71 percent of global citizens call for shut down of the Dark Net

71 percent of global citizens call for shut down of the Dark Net

- A survey conducted in 24 countries finds that a majority (71%) of global citizens agree that the 'Dark Net' must be shut down

- 'Dark Net'  refers to a realm only accessible via special web browsers that allow users to surf the web anonymously

- Some of the criminal activities that take place in the 'Dark Net' are child abuse, selling of narcotics, planning of assassinations among others

A survey commissioned by the Centre for International Governance Innovation (CIGI) and conducted by global research company Ipsos across has called for a shut down of the 'Dark Internet'. The survey conducted in 24 countries finds that a majority (71%) of global citizens were in support of such an outcome.

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From child abuse imagery to the purchase of illegal narcotics or planning an assassination, a growing amount of the world’s criminal activity takes place on a part of the Internet known as the 'Dark Net' - a realm only accessible via special web browsers that allow users to surf the web anonymously.

So if this realm truly embodies the seedy underbelly of the Internet, then why do 29 percent of respondents think it should not be taken down? According to GIGI, the answer may lie in the desire of global citizens to preserve the anonymity and benefits that are also a central part of the Dark Net.

“The anonymity of the technology of the Dark Net cuts both ways - while people can use the network for villainous purposes, people can also use it for good,” said Eric Jardine, CIGI research fellow and Dark Web expert.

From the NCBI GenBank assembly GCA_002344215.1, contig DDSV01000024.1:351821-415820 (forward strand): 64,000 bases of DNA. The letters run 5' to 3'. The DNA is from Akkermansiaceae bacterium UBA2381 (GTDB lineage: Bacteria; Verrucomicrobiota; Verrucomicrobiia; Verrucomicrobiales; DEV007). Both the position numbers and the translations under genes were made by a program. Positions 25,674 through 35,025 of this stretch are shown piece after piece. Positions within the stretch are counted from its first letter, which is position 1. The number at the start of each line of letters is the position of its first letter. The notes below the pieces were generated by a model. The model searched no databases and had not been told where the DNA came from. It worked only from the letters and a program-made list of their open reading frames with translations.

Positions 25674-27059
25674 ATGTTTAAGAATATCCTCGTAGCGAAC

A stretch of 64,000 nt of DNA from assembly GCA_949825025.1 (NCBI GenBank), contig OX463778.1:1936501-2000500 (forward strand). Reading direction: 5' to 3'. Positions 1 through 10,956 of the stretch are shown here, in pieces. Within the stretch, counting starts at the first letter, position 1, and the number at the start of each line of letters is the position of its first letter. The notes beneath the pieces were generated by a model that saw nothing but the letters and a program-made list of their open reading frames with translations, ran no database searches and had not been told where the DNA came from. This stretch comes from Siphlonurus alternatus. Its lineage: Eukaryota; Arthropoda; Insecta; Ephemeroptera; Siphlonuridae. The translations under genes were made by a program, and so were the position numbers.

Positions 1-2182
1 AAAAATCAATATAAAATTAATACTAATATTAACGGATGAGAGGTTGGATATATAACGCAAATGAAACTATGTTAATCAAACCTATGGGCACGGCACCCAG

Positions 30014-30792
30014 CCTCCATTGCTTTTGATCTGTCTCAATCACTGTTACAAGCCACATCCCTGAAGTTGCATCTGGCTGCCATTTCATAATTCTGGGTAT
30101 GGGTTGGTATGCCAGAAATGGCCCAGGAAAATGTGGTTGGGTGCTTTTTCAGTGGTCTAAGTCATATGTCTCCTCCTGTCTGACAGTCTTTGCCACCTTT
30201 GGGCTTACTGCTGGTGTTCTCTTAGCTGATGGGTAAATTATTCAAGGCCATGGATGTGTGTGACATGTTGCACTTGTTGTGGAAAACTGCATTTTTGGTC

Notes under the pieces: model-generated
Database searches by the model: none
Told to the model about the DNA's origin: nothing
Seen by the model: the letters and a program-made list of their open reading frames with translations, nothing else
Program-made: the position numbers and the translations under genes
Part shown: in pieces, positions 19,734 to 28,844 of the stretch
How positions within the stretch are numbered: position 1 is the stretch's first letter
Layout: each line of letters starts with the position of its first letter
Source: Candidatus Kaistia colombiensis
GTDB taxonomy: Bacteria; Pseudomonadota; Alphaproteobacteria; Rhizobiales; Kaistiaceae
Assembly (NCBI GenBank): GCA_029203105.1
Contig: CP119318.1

"Despite public opinion, shuttering anonymity networks is not a viable long-term solution, as it will probably prove ineffective and will be costly to those people that genuinely benefit from these systems,” he added.

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These statistics are part of the 2016 CIGI-Ipsos Global Survey on Internet Security and Trust, and comes at a time when issues of digital privacy and human rights are increasingly central to debates around government jurisdiction in internet security.

The survey of 24,143 users, conducted between the dates of November 20 and December 4, 2015, included individuals in the following countries: Australia, Brazil, Canada, China, Egypt, France, Germany, Great Britain, Hong Kong, India, Indonesia, Italy, Japan, Kenya, Mexico, Nigeria, Pakistan, Poland, South Africa, South Korea, Sweden, Tunisia, Turkey and the United States.

The opinions expressed by global citizens on the Dark Net, a faceless realm functioning purely on anonymity, demonstrate the complexity of this issue for policymakers and governments around the world,” said Fen Hampson, director of CIGI’s Global Security & Politics Program and co-director of the Global Commission on Internet Governance. “Simply put, anonymity and the privacy of users must be central determinants in guiding the future of creating systems and boundaries to govern the Internet.”

Quick facts on 'Dark Net',  monitoring and censorship

On Dark Net:

- Indonesia (85%), India (82%), Mexico (80%) are most likely to believe the Dark Net should be shut down but countries like Kenya (61%), South Korea (61%) and Sweden (61%) aren’t as likely to say so.

- Seven in ten (72%) Americans think the Dark Net should be shut down, which has them tied with Australia (72%) and above Turkey (71%).

- BRIC (78%) and LATAM (76%) most likely to agree the Dark Net should be shut down while 69% in Europe and the Middle East/Africa say the same.

On censorship and  monitoring:

- Only 46% trust their activities on the internet are not censored

- Only 38% trust that their activities on the internet are not monitored

- Only six in ten say that government assurances that they’re not being censored (59%) or monitored (58%) would make them trust the internet more.

A report by the Centre for International Governance Innovation (CIGI) - an independent, non-partisan think tank on international governance. Led by experienced practitioners and distinguished academics, CIGI supports research, forms networks, advances policy debate and generates ideas for multilateral governance improvements.

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